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Unsolicited eBay Advice

Written by Nickel - 11 Comments

Bank Deal: Earn 1.00% APY on an FDIC-insured savings account at Barclays.

I recently spent an afternoon listing a bunch of items for sale on eBay, and thought I’d pass on a few tips. These are a combination of things that I’ve found to be useful as an occassional seller of random stuff, as well as what I look for as a buyer…

(1) Save your boxes and instruction manuals. Obviously, this has limits… You can’t stockpile boxes forever. However, when selling bigger ticket items, particularly electronics, I’ve found that having the original box and user manual improves the final sale price substantially. There just seems to be something about the original packaging that is comforting to the buyer. I’m guessing that it’s the assumption that anyone who would save all of this stuff would probably take good care of the item itself. Knowing that the item will come in its original box also makes it seem ‘less used.’

(2) Take good pictures. I always post a big, clear picture of the items that I sell. Depending on what you’re selling, you might want to take pictures from more than one angle. If you still have the original packaging, paperwork, etc., then spread it all out (neatly!) and take a picture of everything the buyer will get.

(3) Write a concise and honest description. Be thorough, but keep it short. List the key features of your item, and specify its condition (does it work? how well? what about the cosmetics?). When talking about the condition of the item, refer to the picture(s) whenever appropriate. It sometimes also helps to tell the buyer why you’re selling it. If it works great and is in perfect cosmetic condition, then why don’t you want it? Perhaps you recently upgraded and no longer need this one.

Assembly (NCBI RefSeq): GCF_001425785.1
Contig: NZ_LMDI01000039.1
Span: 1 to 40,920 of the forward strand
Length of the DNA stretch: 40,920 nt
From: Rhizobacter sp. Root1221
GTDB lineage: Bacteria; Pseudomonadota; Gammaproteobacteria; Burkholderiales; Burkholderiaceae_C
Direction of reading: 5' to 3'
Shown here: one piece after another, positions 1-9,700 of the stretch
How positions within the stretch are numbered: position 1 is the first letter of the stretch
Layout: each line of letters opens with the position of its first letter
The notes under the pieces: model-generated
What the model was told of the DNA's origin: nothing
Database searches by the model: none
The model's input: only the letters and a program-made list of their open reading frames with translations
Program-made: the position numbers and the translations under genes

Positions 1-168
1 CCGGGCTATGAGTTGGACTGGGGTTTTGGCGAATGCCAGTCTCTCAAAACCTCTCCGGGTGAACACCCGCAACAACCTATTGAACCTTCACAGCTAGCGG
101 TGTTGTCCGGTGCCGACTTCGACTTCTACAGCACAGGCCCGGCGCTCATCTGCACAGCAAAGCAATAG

(4) Don’t lowball the price and sock it the buyer with exorbitant shipping fees. People aren’t stupid (well, not everyone is, anyway) and this sort of pricing is just annoying. Feel free to pad the shipping cost a bit for your time, the cost of packaging, etc., but don’t be ridiculous. After all, you can get into trouble with eBay for trying to cheat them out of their final value fee (which is based on sales price, excluding shipping and handling).

(5) Clearly state the terms and conditions of your auctions. I have a piece of boilerplate text that I stick into all auctions descriptions. Specify that you reserve the right to refuse sale to people with low/negative feedback, shipping details, whether or not you allow local pickups, how quickly you expect contact/payment, the types of payment that you will accept, that you’ll only ship to confirmed addresses for PayPal payment, how soon you will ship after receiving payment, etc. Also list the consequences for failing to adhere to your terms (re-listing of the item, negative feedback, etc.).

(6) When it comes to formatting, keep it simple and straightforward. While it’s often helpful to use simple html tags (bold, underlining, font color, and so on), there’s no need for gaudy background colors, extraneous graphics, complex tables, etc. These sorts of things just make your listing look busy. A clean, consistent layout helps your customers find what out what they need to without annoying/frustrating them.

That’s it for now. If you have other tips (or disagree with something I’ve suggested), feel free to leave a comment.